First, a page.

FOLLOWING the collapse of fuel costs, the retail prices of building and other basic materials will be reduced in stages by 2-7.7 per cent to ensure fairness to consumers, according to the Internal Trade Department.
The first priority is five products – lubricant oil by 2-5 per cent, plastic pellets by 3.85-7.7 per cent, cement by 2-4 per cent or Bt2-Bt4 per 50-kilogram sack, roof tiles by 5-7 per cent or Bt3-Bt4 per piece and steel by 5-10 per cent or Bt1, 000-Bt1,500 per tonne.
Boonyarit Kalayanamit, director-general of the department, said yesterday that some products that rely heavily on transportation as well as petrochemical by-products are first in line to cut retail prices because the effect of low oil prices on their cost of production is clear.
However, it might not be able to adjust the retail prices of some products at all or maybe by just a notch because they depend less on diesel and have benefited only a little from the lower diesel price.
The cost to make each product varies, while each product will be impacted differently from the sliding diesel oil price.
A Bt4.50-per-litre chop in the diesel price will bring down the cost of goods by 0.01-1.04 per cent on average. Products that are heavy will benefit the most from softening transport costs, while the cost of production for consumer goods such as shampoo, soap and detergent will go down by only 0.06-0.13 per cent.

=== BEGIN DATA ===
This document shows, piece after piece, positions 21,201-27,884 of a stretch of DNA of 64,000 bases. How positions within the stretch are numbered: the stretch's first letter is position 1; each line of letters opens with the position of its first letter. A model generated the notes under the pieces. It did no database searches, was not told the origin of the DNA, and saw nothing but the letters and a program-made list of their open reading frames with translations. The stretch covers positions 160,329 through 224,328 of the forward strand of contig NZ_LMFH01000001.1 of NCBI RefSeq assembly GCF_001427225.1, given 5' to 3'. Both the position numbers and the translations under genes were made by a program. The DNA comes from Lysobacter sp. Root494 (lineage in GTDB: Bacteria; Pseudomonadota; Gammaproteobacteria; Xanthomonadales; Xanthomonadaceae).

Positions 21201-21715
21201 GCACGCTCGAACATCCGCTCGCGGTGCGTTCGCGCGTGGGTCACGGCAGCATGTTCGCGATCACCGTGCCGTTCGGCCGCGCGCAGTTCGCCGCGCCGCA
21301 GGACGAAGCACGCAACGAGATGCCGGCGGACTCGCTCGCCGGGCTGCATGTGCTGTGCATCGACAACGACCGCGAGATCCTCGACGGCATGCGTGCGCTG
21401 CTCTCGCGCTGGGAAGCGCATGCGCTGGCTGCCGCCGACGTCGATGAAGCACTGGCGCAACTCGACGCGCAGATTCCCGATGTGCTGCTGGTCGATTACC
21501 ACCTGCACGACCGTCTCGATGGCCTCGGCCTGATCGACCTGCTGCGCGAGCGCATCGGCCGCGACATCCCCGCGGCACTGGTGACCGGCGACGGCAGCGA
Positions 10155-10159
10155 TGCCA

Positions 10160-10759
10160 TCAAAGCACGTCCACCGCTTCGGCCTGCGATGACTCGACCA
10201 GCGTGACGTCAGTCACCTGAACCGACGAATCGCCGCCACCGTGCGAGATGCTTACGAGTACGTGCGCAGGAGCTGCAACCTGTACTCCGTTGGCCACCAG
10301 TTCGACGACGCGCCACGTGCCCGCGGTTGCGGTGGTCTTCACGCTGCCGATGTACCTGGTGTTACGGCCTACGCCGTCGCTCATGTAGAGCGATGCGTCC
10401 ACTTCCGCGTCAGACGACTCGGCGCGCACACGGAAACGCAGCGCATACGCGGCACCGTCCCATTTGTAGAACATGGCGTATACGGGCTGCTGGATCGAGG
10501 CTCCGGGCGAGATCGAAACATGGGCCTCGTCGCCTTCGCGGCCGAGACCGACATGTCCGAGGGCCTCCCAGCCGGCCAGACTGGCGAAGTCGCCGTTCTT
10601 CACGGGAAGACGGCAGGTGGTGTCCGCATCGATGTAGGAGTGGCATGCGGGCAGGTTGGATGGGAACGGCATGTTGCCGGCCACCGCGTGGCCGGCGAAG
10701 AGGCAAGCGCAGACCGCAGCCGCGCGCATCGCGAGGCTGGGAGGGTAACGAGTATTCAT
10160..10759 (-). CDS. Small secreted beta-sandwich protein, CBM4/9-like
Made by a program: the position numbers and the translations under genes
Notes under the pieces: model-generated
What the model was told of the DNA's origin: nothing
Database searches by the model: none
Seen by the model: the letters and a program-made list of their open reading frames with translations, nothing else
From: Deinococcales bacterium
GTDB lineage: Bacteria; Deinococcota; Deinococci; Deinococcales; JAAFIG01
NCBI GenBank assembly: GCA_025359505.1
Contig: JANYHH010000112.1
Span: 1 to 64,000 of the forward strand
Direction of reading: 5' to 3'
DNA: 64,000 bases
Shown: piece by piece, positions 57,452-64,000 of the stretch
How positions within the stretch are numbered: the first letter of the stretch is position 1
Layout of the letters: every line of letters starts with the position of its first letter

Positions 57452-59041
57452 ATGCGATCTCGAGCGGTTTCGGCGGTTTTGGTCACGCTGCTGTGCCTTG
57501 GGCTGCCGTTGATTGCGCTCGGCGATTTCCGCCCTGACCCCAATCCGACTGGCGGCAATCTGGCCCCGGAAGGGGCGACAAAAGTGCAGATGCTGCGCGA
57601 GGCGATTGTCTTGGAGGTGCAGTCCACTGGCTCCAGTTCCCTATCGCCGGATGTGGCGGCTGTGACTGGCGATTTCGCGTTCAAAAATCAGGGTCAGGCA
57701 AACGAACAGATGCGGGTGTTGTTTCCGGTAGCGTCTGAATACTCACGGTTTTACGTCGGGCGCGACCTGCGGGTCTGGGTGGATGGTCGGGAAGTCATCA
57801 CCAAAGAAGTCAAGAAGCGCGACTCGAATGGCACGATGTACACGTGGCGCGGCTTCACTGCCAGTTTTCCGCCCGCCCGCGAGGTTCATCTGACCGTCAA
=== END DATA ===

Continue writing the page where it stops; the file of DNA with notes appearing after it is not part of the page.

The prices of agricultural products may not be able to be changed much. For example, pork will only see a price cut of 0.08 per cent, eggs of 0.14 per cent and chicken of 0.17 per cent.
The department will continue to discuss with manufacturers and retailers about revising down some of their prices if it finds that their cost of production has dropped due to lower fuel prices.
Initially, consumers will see only the prices of heavy and petrochemical by-products coming down, but the prices of other goods should also decrease in the future as long as oil prices continue to be low.
Other products that will see price decreases are chemical fertilisers to the tune of Bt10-Bt30 per 50kg sack, and consumer goods, especially essential goods.
The department will next week announce its recommended price for cooking gas of Bt395 per 15kg tank for delivery up to five kilometres.
As a measure to protect consumers from unfair quotes, the department will dispatch teams of officials every week to the field to inspect prices and tags.It will also set up community markets in some areas to sell cheap products for consumers as part of the government’s plans to help ease the cost of living.